coyote1

Coyotes have colonized the island of Newfoundland since wolves were eradicated decades ago. ((CBC))

Newfoundland and Labrador's environment minister is rejecting calls to increase the bounty on coyotes, saying bears — not coyotes — are the primary reason why the province's caribou population is in decline.

"We did look at the issue of increasing a [coyote] bounty," said Charlene Johnson. "We did look at other jurisdictions, and the literature shows that bounties aren't an effective means of coyote management."

Johnson was responding to a petition circulating in western Newfoundland. It says coyotes are a threat to the province's caribou population and calls on the provincial government to increase the bounty it pays hunters for coyote carcasses.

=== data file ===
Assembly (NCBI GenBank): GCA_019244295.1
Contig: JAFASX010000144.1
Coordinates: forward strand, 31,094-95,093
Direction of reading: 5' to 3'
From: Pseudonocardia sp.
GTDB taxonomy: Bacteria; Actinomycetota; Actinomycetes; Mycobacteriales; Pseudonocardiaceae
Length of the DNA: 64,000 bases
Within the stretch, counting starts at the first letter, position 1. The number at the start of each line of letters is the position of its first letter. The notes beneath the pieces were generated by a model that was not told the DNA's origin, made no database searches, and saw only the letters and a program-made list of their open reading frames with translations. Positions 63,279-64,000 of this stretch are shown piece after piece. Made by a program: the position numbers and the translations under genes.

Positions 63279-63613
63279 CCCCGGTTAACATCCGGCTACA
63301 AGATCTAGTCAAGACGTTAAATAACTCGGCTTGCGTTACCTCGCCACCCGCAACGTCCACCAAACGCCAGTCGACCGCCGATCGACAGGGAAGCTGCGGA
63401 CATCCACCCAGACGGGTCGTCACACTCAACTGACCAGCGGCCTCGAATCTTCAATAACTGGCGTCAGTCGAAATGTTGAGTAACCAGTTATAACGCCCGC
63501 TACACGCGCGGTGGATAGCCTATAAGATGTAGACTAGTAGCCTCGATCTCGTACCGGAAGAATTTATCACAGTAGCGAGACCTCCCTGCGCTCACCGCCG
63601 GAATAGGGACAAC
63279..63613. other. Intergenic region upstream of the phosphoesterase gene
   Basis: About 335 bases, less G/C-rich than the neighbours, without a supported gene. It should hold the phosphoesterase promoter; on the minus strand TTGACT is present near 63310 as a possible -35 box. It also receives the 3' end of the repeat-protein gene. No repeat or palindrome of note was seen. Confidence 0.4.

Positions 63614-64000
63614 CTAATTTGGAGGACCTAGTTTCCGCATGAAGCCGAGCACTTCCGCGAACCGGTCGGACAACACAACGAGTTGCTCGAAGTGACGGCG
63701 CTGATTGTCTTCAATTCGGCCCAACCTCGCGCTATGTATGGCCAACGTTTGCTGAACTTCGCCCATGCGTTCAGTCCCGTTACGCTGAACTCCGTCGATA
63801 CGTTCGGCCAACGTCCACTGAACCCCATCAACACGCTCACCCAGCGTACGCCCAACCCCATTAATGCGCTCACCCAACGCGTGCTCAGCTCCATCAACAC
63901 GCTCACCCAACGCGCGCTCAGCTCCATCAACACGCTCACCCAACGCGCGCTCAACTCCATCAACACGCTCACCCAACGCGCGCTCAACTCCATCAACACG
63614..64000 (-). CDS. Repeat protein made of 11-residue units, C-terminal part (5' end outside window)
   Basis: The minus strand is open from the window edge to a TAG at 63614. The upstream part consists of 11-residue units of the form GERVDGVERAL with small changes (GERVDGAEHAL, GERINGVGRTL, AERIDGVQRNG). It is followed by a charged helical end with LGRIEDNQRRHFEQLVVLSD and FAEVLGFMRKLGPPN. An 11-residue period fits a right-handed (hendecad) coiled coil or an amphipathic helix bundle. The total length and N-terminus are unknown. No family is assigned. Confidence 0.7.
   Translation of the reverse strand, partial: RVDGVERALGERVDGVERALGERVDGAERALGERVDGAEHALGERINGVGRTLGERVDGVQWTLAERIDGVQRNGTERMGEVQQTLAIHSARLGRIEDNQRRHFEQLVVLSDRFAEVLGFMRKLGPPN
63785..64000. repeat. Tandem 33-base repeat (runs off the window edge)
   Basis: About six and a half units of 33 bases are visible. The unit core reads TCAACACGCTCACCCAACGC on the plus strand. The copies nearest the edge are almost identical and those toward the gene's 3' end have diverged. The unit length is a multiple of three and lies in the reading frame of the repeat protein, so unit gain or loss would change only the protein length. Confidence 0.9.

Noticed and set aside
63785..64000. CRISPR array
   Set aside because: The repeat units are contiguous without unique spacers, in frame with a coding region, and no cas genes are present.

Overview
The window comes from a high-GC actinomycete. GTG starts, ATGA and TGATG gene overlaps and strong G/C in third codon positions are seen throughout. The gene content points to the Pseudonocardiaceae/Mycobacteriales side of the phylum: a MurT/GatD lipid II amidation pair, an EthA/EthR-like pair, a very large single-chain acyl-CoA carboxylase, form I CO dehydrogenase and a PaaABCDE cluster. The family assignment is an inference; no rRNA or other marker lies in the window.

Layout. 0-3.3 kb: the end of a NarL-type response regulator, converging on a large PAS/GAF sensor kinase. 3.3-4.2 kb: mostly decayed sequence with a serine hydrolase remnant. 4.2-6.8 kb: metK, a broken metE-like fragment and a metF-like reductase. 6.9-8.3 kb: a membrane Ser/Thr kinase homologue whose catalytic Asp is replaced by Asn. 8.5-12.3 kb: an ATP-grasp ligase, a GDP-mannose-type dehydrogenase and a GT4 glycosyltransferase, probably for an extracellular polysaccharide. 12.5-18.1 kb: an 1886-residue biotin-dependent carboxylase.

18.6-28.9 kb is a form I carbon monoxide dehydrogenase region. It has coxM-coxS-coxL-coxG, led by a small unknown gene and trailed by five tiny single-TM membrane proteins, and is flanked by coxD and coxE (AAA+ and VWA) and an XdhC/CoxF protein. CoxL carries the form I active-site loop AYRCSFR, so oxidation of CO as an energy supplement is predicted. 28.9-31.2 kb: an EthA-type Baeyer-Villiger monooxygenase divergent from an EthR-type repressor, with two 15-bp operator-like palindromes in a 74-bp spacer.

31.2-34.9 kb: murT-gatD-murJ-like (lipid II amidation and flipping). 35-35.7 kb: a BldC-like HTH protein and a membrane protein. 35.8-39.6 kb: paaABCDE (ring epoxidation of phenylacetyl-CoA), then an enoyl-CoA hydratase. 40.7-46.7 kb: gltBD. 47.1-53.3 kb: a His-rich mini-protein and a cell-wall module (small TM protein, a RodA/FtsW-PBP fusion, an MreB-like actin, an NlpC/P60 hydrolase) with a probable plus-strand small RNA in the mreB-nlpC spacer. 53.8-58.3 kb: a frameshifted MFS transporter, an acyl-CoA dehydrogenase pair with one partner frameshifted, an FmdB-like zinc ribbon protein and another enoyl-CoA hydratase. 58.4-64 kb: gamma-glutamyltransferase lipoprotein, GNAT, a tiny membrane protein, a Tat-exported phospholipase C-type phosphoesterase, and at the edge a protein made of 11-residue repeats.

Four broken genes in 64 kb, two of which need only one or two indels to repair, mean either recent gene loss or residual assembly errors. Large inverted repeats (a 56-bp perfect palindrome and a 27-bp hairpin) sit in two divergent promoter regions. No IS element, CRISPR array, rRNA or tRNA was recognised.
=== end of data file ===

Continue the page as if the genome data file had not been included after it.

Johnson said coyotes react to threats in their environments by having larger litters.

"If you disrupt the normal breeding activity of the coyote, they can then, in turn, breed more pups," she said. "So, if they feel that their general biology is changing and they need to increase their population, they can have litters as large as 14 pups at a time

Johnson said the government is three years into a five-year study of the caribou population and preliminary research shows black bears are a bigger threat to caribou than coyotes.

"The real issue here is calf survival," she said. "Our science shows us that black bears are the primary cause of caribou calf mortality on the calving ground. No doubt coyotes do kill caribou, but they rely primarily on rabbit and moose and [the carcasses of] dead moose."

In Labrador, coyotes are not such a large threat to caribou because wolves still exist in that region and keep the coyote population at bay.